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Extract Directly from Time Machine

Normally you use Time Machine to restore lost data in a file like this: within the Time Machine interface, you go back to the time the file was not yet messed up, and you restore it to replace the file you have now.

You can also elect to keep both, but the restored file takes the name and place of the current one. So, if you have made changes since the backup took place that you would like to keep, they are lost, or you have to mess around a bit to merge changes, rename files, and trash the unwanted one.

As an alternative, you can browse the Time Machine backup volume directly in the Finder like any normal disk, navigate through the chronological backup hierarchy, and find the file which contains the lost content.

Once you've found it, you can open it and the current version of the file side-by-side, and copy information from Time Machine's version of the file into the current one, without losing any content you put in it since the backup was made.

Submitted by
Eolake Stobblehouse



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Google Explains Its Forthcoming Web Browser with Comics

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Understanding technical concepts, even for those who spend their days with their "heads inside the computer," as I conceive of it, can often be a reach. People learn in different ways, and hearing an explanation, seeing a visual representation, and reading about something all reach different individuals.

Google decided to hire the talented Scott McCloud to explain in graphics using the company's words how their new Chrome Web browser differs from all those currently available. It's a neat idea: in explaining their JavaScript optimization, for instance, you don't need to understand what a classless programming language is if you look at the graphical representation, which is simplified, but entirely accurate.

The comic was released under a Creative Commons license, and accidentaly sent ahead of schedule through postal mail to an unknown number of people. Philipp Lenssen of Google Blogoscoped explains that he received, scanned, and posted the comic; Google later posted the full comic at the company's book site.

The site referenced in the comic,, isn't live at this writing, but a Google blog post says that a beta for Windows will be released on September 2nd, and that Mac OS X and Linux versions will follow further on in the development and beta testing process.

Chrome has a key difference from previous browsers: each tab runs as a separate process to isolate JavaScript slowdowns, security exploits, and browser crashes to that tab. This is much the same compartmentalization that multi-tasking operating systems use to prevent one crashing program from bringing down the entire system.

Google says in this comic that they have vastly improved the speed of JavaScript by commissioning an advanced JavaScript virtual machine. In June 2008, the WebKit project announced its own JavaScript virtual machine optimization project dubbed SquirrelFish.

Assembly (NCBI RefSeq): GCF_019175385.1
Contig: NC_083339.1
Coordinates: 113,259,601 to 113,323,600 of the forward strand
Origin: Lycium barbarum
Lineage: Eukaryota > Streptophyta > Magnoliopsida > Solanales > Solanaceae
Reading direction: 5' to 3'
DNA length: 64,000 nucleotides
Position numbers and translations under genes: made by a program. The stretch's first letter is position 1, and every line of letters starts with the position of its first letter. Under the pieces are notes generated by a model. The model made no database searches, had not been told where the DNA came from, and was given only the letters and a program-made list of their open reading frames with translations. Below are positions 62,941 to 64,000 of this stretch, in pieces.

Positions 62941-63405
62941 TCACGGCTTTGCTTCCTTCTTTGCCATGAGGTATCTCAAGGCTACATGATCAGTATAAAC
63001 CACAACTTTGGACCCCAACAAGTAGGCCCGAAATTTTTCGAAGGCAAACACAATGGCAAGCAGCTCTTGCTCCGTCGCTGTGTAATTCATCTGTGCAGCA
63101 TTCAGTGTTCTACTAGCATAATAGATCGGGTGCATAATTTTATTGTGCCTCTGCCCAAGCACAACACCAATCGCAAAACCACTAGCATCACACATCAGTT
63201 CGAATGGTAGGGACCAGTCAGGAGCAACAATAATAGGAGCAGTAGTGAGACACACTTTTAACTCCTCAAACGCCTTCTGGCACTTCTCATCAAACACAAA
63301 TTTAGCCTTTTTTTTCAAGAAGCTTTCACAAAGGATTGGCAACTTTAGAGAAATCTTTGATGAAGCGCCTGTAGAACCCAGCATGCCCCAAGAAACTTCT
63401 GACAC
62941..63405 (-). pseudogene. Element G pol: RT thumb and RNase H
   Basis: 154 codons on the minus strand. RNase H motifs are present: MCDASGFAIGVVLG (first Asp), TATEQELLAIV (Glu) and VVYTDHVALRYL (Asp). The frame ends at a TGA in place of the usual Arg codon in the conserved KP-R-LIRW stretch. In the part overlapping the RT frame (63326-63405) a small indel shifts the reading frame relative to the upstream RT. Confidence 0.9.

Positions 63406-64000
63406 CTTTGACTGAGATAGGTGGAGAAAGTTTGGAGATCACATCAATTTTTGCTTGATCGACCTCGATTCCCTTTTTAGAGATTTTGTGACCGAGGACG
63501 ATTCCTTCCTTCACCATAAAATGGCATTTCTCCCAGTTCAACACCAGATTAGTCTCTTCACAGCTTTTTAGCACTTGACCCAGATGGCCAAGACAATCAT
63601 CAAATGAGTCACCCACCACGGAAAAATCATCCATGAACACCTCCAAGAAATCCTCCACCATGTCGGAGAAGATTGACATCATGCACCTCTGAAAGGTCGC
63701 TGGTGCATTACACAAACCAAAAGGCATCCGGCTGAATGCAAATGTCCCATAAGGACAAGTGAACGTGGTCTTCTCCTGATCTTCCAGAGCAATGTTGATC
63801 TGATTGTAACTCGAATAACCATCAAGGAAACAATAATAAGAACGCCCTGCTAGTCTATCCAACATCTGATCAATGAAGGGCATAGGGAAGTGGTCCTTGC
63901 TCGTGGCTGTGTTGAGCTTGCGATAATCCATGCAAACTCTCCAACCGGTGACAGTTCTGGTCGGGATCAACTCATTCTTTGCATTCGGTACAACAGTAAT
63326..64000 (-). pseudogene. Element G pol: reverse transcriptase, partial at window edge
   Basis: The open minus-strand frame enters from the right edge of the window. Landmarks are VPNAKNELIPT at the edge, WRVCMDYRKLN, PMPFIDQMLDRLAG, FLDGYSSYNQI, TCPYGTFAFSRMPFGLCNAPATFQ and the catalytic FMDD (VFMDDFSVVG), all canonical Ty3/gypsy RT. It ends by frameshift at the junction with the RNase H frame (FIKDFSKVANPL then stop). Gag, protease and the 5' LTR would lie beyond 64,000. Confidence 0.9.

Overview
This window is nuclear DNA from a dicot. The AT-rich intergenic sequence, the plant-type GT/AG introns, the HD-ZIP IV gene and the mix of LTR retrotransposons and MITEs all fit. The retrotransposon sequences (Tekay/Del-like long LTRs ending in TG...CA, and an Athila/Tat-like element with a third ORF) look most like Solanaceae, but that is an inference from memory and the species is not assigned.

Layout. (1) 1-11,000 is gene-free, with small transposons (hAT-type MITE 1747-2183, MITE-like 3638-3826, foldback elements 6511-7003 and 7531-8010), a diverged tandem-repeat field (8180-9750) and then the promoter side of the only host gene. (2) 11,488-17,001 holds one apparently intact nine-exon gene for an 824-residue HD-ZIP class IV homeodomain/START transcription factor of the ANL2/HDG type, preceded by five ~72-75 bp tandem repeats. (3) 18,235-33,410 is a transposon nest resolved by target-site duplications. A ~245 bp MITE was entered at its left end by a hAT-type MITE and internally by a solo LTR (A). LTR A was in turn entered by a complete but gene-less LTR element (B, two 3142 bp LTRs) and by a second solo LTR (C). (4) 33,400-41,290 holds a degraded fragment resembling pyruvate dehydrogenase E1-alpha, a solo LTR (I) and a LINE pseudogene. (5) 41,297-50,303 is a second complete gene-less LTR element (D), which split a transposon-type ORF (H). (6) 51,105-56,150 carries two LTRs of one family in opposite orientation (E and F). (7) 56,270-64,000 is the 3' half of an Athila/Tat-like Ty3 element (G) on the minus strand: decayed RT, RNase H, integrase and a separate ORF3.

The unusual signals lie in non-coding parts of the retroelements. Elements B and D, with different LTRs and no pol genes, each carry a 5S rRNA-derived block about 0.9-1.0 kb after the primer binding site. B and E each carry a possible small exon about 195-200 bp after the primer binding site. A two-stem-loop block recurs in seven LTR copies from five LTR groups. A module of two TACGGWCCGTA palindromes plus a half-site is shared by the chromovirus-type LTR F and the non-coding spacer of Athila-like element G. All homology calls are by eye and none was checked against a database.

For pages that feature pop-up windows, whether useful or advertising come-ons, each tab will capture the pop-ups and enable you to convert them into freestanding windows.

Security is enhanced, Google says, by disallowing each tab from writing files or examining data on the hard drive. This is a typical behavior, and something that Apple and Microsoft have implemented in some form in Safari 3 and Internet Explorer 8. Google has also implemented a three-tier hierarchy of trust that it believes will prevent unintentional privileges being granted to programs or scripts on Web pages that shouldn't have them.

The browser will also let you shroud a given tab in secrecy - an "incognito" window - so you can exclude its pages, passwords, and other details from the browser's cached or saved elements. People typically use this mode to avoid leaving traces on a shared computer - often for personal research, viewing unclothed individuals, or keeping a gift or party secret.

Chrome will be based on WebKit, the same open-source project used as the fundamental basis of Apple's desktop and mobile Safari and Nokia's S60 browser, which Nokia will ultimately use to replace all its current browsers and which is part of the future direction of the Symbian platform.

Scott McCloud is best known for his "Understanding Comics" and "Reinventing Comics," in which he uses the medium to explain its past, present, and potential future, a future in which McCloud has been deeply involved.

This is the best kind of browser war: unlike the monopoly-driven efforts by a certain firm to kill Netscape Navigator in the 1990s, we're in a time of browser plenty. Microsoft recently released a second beta of Internet Explorer 8 for Windows; Firefox 3 for all platforms appeared not long ago from the Mozilla Foundation, the spiritual heirs of Navigator; and Apple keeps pushing WebKit and Safari to have greater speed and more security for Windows, Mac OS X, and the iPhone and iPod touch. And that's not even considering other entrants such as OmniWeb, Opera, iCab, Camino, and Flock.

The nice part for users is that with Google's entry, we'll have four browsers, all of which are intended to be fast, easy, and secure, and which use three separate rendering platforms (Chrome and Safari sharing WebKit). This ensures the kind of diversity of evolution that promotes better software and a lower chance of a single flaw being exploited in all extant browsers. It also means job security for Web developers used to tweaking designs to look good in multiple browsers.


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